The city's role in cultural development
In order for a city to plan its cultural development, many argue that efforts must be aimed at attracting those educated and creative individuals who can bring culture to their city. The difficulty here is trying to create places that will attract these individuals, while at the same time minimizing the gentrification effects these measures can have on the existing population. Austin has been very successful when it comes to attracting a large population of educated people since the construction of the University of Texas. This, coupled with the prevalence of long-standing communities that surround the center of Austin, has led to a culturally rich city that has maintained much of its original uniqueness.
What’s interesting about Austin’s beginnings is that it was not chosen as the capital of The Republic of Texas because of its strategic location or abundance of resources. It was chosen because the president at the time thought the land was beautiful and wanted to have his capitol office there. This means Austin did not have any already-established industries or sources of economic development when the city was founded. For many years, the only development in the city was that connected to the state capitol and the University of Texas.
Despite Austin not being founded for typical reasons, the city’s center adopted traditional planning schemes very early on (see “Austin's Founding”). Quickly, though, the communities that surrounded Austin began to grow rapidly and organically with little oversight from the city’s government. The early 20th century brought even more organic growth as many Austinites refused to accept planning policies because they felt any type of building regulation or slow growth measure would hurt the development of the city. People started to warm up to the idea of stricter city planning, however, when large buildings began to block out the once iconic views of Austin, such as the state capitol dome. Figure 1 shows how much of Austin's downtown skyline was being dominated by these large buildings.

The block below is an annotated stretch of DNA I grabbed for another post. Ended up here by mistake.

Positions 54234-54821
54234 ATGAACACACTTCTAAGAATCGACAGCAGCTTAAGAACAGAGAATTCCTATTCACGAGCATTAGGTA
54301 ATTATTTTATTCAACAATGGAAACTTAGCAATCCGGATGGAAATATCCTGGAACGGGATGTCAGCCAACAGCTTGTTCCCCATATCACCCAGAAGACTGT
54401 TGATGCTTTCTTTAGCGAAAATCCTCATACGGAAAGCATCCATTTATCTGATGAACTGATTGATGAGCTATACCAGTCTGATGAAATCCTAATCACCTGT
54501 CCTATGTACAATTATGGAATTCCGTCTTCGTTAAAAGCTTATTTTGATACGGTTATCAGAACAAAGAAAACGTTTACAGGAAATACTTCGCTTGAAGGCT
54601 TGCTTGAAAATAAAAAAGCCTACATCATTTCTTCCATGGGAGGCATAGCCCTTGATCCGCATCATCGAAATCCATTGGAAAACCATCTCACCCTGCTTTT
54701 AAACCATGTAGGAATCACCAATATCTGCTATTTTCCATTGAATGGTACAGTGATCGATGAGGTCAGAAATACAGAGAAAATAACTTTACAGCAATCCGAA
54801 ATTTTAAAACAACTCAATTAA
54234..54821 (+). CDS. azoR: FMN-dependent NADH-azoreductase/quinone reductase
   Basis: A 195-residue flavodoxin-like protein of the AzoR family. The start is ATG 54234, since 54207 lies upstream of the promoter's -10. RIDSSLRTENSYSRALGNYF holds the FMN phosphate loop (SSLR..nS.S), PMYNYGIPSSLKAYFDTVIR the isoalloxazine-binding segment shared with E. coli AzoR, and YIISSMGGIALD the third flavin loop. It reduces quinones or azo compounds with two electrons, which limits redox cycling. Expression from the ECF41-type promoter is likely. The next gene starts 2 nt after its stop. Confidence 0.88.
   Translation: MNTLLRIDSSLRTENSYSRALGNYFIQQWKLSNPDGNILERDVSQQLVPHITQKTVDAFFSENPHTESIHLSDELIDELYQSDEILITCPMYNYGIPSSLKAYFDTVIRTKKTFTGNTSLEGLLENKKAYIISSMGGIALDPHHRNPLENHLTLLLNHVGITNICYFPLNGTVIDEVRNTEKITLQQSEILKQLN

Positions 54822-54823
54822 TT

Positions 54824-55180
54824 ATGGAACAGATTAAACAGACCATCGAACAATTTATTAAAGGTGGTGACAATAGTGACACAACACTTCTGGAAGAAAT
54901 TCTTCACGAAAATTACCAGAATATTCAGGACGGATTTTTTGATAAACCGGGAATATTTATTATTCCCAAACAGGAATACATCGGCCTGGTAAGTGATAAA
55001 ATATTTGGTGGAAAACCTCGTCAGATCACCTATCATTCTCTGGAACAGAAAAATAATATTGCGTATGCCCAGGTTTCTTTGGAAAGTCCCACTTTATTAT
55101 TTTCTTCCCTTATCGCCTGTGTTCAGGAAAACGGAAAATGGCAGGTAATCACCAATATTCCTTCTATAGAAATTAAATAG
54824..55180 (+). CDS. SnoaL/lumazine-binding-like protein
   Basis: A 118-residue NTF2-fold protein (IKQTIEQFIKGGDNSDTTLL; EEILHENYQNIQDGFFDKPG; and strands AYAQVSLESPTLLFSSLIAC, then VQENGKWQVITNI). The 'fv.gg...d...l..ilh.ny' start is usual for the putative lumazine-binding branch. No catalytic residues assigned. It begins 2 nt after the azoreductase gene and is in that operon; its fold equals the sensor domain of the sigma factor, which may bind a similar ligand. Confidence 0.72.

Even with this new push for formal planning towards the end of the 20th century, many communities refused to adopt what the city had to offer. South Congress, for example, wanted to continue growing in its organic ways. Its residents did not want transportation or other improvements that would encourage an influx of outside investors and developers. Largely, Austin residents wanted to keep Austin, Austin.
One type of development that benefited both the city’s economy and its culture was the construction of new museums, public art pieces, and parks. These cultural investments by the city started in the 1980s, making Austin a very attractive city to large tech companies (such as Dell) that were looking for places to base their headquarters.
The city also invested a sizable amount of money in the University of Texas at Austin (see Figure 2), as well as in local aspiring musicians through loan programs and the creation of the city’s music commission in the late 1990s. The growth of both these two scenes built off one another and helped Austin become “The Live Music Capital of the World.” Figure 3 depicts an example of a band which is able to perform because of the city's support of museums and local musicians. Today, the city supports 120 live music venues and 1,000 resident musicians.
Through specific actions taken by the city in conjunction with Austin’s history, the City of Austin has become a cultural hub for the country. The planners who pushed for cultural development were successful because they created an environment that was attractive to those educated young individuals who brought and continue to progress Austin’s culture. A lot of this success can also be attributed to the large student population who supported these cultural outlets as well as the city’s residents who slowed development and approved improvements to the city’s cultural infrastructure.
- Grodach, Carl. "Before And After The Creative City: The Politics Of Urban Cultural Policy In Austin, Texas." Journal of Urban Affairs 34.1 (2012): 81-97. Web. 20 Aug. 2014.
- Patoski, Joe N. "National Trust for Historic Preservation." Preservationnation.org. Preservation Magazine, July-Aug. 2010. Web. 20 Aug. 2014. <http://www.preservationnation.org/magazine/2010/july-august/austin-tx.html>.
- "Austin Cultural & Recreational Activities." Texas Executive Education. University of Texas at Austin McCombs School of Business, n.d. Web. 20 Aug. 2014. <http://www.mccombs.utexas.edu/execed/participant-resources/culture-and-recreation>.
- Douglass, Neal. Street Scene -- Downtown Austin, Photograph, October 5, 1949; digital image, (http://texashistory.unt.edu/ark:/67531/metapth62974/ : accessed September 02, 2014), University of North Texas Libraries, The Portal to Texas History, http://texashistory.unt.edu; crediting Austin History Center, Austin Public Library, Austin, Texas.
- , Photograph, 1997; digital images, (http://texashistory.unt.edu/ark:/67531/metapth304228/ : accessed September 02, 2014), University of North Texas Libraries, The Portal to Texas History, http://texashistory.unt.edu; crediting Mexic-Arte Museum, Austin, Texas.